1

It says in the description of the function:

Registers a function to be called when a slave device receives a transmission from a master.

So when does it exactly called? I guess it's not been called for each byte, but its the meaning of receiving transmission from the master. Does it called for each byte? When the master use transmissionBegin? transmissionEnd?

  • The functions are beginTransmission and endTransmission, not what you had. – Nick Gammon May 22 '16 at 20:49
1

It is called at the end of the reception of the entire packet - i.e., when the slave receives the final STOP bit. It is passed the number of bytes received (which is the number of bytes you requested since I2C has no way of being able to work out if it is actually receiving real data - see here) as the only parameter so you know how many bytes you can then read from the internal buffer without overflowing it.

  • Yes, so after endTransmission it would be called - once all of the bytes in the buffer have been transferred, or the transfer failed. – Nick Gammon May 22 '16 at 20:50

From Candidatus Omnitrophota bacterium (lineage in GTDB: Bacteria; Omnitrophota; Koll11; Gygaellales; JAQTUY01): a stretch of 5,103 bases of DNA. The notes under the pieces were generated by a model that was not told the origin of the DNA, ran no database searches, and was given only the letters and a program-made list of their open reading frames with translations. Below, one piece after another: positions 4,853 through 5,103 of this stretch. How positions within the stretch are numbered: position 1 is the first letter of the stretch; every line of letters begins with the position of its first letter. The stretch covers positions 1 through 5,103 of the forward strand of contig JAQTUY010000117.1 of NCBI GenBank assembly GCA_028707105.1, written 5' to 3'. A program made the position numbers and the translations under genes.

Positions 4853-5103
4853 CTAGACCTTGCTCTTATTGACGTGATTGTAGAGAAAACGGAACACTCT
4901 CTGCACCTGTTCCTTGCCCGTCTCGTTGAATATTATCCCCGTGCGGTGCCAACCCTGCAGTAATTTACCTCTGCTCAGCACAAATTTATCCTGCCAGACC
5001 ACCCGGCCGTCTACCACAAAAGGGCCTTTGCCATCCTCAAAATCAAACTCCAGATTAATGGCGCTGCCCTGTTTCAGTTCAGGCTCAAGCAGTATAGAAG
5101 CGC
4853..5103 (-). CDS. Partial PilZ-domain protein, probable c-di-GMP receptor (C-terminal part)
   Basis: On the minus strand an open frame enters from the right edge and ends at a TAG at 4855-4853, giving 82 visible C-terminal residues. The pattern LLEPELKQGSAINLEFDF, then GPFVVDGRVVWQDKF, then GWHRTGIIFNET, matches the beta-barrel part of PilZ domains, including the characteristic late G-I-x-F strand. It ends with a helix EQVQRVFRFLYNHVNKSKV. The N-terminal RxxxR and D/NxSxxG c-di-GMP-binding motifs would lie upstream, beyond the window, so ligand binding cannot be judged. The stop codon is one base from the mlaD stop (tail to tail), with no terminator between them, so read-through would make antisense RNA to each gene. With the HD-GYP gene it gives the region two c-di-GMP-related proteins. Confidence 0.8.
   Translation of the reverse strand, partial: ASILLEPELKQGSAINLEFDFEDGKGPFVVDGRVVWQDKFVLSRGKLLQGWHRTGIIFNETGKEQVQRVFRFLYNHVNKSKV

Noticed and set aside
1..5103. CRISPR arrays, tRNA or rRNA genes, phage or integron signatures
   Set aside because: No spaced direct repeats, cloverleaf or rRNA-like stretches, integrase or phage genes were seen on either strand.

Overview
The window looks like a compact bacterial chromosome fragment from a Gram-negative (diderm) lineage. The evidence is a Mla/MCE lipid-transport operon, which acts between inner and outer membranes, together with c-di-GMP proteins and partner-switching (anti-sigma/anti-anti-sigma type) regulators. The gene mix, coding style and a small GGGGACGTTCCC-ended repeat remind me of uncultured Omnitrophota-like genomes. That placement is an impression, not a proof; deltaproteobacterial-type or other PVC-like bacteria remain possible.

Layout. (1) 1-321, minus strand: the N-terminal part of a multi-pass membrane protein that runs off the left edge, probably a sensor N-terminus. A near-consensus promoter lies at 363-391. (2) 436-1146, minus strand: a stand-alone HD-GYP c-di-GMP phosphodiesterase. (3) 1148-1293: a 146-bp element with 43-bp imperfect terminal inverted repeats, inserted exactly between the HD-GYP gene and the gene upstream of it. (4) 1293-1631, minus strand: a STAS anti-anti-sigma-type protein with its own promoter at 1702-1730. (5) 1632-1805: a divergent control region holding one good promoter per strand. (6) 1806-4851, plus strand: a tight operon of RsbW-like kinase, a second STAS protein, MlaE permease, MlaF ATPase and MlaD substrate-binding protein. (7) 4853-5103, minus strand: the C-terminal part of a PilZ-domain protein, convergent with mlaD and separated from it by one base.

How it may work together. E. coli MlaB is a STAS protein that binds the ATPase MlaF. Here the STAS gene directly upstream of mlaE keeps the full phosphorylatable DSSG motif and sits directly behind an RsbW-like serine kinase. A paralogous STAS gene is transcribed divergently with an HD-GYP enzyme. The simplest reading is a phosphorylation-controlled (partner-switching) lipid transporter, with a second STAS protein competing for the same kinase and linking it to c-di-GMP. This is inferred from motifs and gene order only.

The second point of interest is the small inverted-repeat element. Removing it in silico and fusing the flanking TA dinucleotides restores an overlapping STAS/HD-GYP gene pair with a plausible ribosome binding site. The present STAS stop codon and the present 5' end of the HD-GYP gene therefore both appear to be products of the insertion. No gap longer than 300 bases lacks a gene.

• It is passed the number of bytes received - on the AVR versions of the library at least, you get the number of bytes you asked for or zero. I have a discussion about this here. – Nick Gammon May 22 '16 at 20:52
  • It looks like they fixed it on SAM... I guess the AVR's I2C module isn't as capable as the SAM one and can't work out if it failed to receive or not. – Majenko May 22 '16 at 20:56
  • I don't know how they did that, because the slave doesn't control the clock and can't therefore raise a stop condition. The master is clocking out clock pulses, and reading the results. If the slave stops sending the master just receives 1-bits because of the pull-up resistor. – Nick Gammon May 22 '16 at 20:59
  • I guess it may never receive an ACK from the slave though after the last byte has been sent by it - so it would time out. – Majenko May 22 '16 at 21:00

Your Answer

By clicking “Post Your Answer”, you agree to our terms of service, privacy policy and cookie policy

Not the answer you're looking for? Browse other questions tagged or ask your own question.